Louisville’s revolving door keeps spinning with Rakeem Buckles’ exit

As Louisville keeps stockpiling talent for a potential title run next season, the way in which Rick Pitino has built his roster is starting to raise questions.

In the past few months alone, three injury-plagued Louisville reserves have transferred, raising suspicions that Pitino is essentially jettisoning players who are no longer essential to the team to make room for more talented new additions.

First, Rick Pitino encouraged senior forward Jared Swopshire to take advantage of a rule enabling him to play right away if he transferred for his final collegiate season. Next, reserve big man Stephan Van Treese alleviated Louisville's scholarship crunch earlier this month when he left two days after promising late signee Montrezl Harrell came aboard. And finally on Thursday, Louisville announced that reserve forward Rakeem Buckles will join former Louisville assistant Richard Pitino at Florida International.

Buckles, a 6-foot-7 former top 50 recruit, was expected to miss the entire 2012-13 season while recovering from the second torn ACL of his career suffered in a Jan. 16 game against Marquette.

"Rakeem is one of my favorites during my tenure at Louisville," Rick Pitino said in a statement released by the school. "He's just a fantastic young man who we wish great success at FIU. We will miss his personality and work ethic, but he is in good hands with Richard."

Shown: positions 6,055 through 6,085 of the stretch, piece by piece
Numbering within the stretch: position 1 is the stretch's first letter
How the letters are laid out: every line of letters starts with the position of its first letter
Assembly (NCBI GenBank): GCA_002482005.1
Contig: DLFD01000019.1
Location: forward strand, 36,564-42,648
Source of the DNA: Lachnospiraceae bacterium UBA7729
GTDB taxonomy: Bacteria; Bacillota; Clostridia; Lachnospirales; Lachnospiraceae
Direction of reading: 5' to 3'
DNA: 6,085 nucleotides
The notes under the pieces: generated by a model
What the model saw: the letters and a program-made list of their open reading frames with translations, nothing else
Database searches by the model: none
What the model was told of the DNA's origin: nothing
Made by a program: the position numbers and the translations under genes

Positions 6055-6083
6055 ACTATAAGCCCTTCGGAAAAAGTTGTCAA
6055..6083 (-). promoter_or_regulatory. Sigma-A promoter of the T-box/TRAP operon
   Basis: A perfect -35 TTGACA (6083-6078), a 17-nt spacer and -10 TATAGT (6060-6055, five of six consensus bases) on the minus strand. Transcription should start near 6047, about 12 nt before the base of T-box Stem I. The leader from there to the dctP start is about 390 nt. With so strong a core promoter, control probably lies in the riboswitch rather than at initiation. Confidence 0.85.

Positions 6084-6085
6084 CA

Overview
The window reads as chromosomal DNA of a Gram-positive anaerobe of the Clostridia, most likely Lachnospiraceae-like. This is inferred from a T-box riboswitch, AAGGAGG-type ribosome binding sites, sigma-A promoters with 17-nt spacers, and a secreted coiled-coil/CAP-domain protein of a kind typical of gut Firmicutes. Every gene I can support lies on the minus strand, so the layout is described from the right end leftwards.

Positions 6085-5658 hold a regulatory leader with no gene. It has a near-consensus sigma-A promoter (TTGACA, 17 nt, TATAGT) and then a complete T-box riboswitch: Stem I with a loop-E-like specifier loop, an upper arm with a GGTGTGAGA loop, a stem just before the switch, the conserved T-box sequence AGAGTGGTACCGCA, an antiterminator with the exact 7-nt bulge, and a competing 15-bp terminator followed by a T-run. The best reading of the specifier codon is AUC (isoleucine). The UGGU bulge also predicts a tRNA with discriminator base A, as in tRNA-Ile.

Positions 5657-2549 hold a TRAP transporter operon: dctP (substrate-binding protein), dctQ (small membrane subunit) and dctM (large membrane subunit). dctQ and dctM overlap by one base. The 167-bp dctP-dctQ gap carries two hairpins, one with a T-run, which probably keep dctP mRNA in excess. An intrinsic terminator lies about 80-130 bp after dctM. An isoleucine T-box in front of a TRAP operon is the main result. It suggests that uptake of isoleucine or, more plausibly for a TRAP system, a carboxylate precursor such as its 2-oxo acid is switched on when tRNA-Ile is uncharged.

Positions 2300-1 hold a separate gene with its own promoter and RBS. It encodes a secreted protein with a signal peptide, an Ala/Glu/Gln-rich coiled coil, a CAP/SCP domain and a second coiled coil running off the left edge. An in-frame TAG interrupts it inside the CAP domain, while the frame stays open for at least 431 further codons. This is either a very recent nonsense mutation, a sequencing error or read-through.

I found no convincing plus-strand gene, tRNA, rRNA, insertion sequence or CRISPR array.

It's understandable the departures of Swopshire and Van Treese would raise suspicion, but the case of Buckles appears more murky. Would Buckles really transfer to play for Richard Pitino at FIU if he was angry about how Rick Pitino treated him?

Regardless, the reputation the elder Pitino is earning for over-recruiting is well-deserved.

Last year, Pitino accepted offers from Chris Smith, Kyle Kuric and Elisha Justice to free up scholarships by paying their own way for school. This year, three players have transferred to get the Cardinals under the 13-scholarship limit.

Louisville will be a stronger, deeper team because of it but the Cardinals will have to live with some questions about their ethics along the way.

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